After 20+ years of CAD and PDM development, the issue of versioning is not solved. How about that? I hope, I’ve got your attention . Versions, revisions, changes, CAD models, drawings, parts… My experience is that as soon as it comes to engineers, revisions are getting messy. I touched it in my previous posts few times. If you want to refresh your memories navigate to Revisions in CAD, PLM, ERP: old problems or new challenges? A bit old (from 2010), but still very relevant post – Future CAD-PLM and Assembly Version Management. As a confirmation that topic is alive and not solved, I just read Minerva blog – Versioning, different meaning from one activity to another by Yoann Maingon. It is short a sweet, so take few minutes and have a read. Yoann is speaking about “difference in intentions”. Here is the main point of the writeup:
…it is sometimes hard for people to have a common way to think about versioning. For the software development oriented person, versionning means saving or tagging. It means that the actual work has to be saved because we want to keep a state of the actual work. “I want to keep a state, I make a version, this version is stored”. In my view, related to main PLM concepts, versioning is creating something new. “I want to start a new work or I want to change a document, I version it. my new version is my working copy”.
If I speak about CAD/PLM software, here is the root of the problem. PDM systems create too many options in the mechanism of versions by implying “creation of something new” in place where it is absolutely unnecessarily. It was done by so many PDM systems in so many different ways with one common mistake – try to capture the intent of change and related dependent changes. The right answer to me is different. Versioning (and PDM is not different from software development and just Microsoft Word) is only about making “change” in the content (3D model, drawing, source code, assembly, configuration, etc). The role of PDM software is to capture the change and make it available for history tracking. You can ask me what about Parts, Revisions and other configuration management aspects? In my view, the answer on this question in the context of PDM/PLM is straightforward – use Parts, Part Numbers and Part Revisions (if needed).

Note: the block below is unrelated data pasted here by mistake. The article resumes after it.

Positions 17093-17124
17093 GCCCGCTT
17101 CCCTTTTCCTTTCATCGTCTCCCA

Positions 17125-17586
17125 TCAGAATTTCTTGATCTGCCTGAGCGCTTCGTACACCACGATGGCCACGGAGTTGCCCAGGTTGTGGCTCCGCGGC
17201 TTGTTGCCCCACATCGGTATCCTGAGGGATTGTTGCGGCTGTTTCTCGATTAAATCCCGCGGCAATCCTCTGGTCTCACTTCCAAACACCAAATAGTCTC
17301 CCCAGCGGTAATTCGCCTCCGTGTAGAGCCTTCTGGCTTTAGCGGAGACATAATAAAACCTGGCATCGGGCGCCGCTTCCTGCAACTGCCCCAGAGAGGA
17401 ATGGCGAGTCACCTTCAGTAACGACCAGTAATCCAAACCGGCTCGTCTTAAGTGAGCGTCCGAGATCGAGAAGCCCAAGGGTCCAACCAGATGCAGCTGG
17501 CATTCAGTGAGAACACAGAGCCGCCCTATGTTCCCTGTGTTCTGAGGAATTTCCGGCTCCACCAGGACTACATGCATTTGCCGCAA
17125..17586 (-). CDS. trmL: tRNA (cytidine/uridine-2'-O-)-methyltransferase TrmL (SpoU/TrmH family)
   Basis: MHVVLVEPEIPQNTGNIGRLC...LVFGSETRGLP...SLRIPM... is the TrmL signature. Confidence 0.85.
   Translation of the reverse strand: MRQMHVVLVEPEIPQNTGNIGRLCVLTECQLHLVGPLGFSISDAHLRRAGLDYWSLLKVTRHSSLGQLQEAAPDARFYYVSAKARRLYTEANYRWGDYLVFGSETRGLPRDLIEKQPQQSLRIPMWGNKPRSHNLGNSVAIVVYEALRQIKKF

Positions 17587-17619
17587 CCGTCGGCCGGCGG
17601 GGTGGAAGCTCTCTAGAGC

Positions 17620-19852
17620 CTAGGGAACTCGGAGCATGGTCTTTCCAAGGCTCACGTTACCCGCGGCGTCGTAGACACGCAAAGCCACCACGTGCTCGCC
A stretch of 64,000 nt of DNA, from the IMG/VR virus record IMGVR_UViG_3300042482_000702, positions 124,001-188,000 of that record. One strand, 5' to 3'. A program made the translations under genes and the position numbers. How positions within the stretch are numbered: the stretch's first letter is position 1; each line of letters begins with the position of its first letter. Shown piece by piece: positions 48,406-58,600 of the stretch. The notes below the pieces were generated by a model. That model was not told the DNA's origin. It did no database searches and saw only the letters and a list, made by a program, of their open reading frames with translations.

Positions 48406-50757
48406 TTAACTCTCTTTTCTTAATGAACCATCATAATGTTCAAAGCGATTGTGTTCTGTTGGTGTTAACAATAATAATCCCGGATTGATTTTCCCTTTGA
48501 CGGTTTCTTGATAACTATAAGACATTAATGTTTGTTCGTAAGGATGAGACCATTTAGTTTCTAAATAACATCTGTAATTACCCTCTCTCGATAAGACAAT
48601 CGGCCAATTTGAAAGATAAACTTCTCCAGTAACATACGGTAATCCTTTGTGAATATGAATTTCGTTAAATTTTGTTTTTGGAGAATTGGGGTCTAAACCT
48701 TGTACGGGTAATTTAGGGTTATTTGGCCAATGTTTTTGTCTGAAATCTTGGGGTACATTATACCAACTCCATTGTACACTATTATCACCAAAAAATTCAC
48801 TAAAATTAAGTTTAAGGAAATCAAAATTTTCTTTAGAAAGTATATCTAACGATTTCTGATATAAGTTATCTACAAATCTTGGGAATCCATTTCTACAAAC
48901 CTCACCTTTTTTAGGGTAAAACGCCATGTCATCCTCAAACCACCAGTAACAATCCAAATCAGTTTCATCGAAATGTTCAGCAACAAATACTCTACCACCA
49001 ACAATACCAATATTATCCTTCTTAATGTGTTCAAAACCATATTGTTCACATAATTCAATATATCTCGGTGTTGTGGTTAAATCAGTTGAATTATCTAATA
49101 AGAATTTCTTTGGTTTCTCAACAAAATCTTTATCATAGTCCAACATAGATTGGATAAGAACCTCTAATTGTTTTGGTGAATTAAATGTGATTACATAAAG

What is my conclusion? Versioning is a mechanism that helps people to capture a change. Not the intent of change, but the change. It must be flexible and configurable, but at the end of the days, simple and reliable. I don’t want to miss my changes and I don’t want to run as a dog in order to find a right change. Most of PDM/PLM software created a complicated versioning systems. I don’t see much difference between PDM and software. With the amount of software code we have in products, these two options will come together sooner than later. Just my thoughts…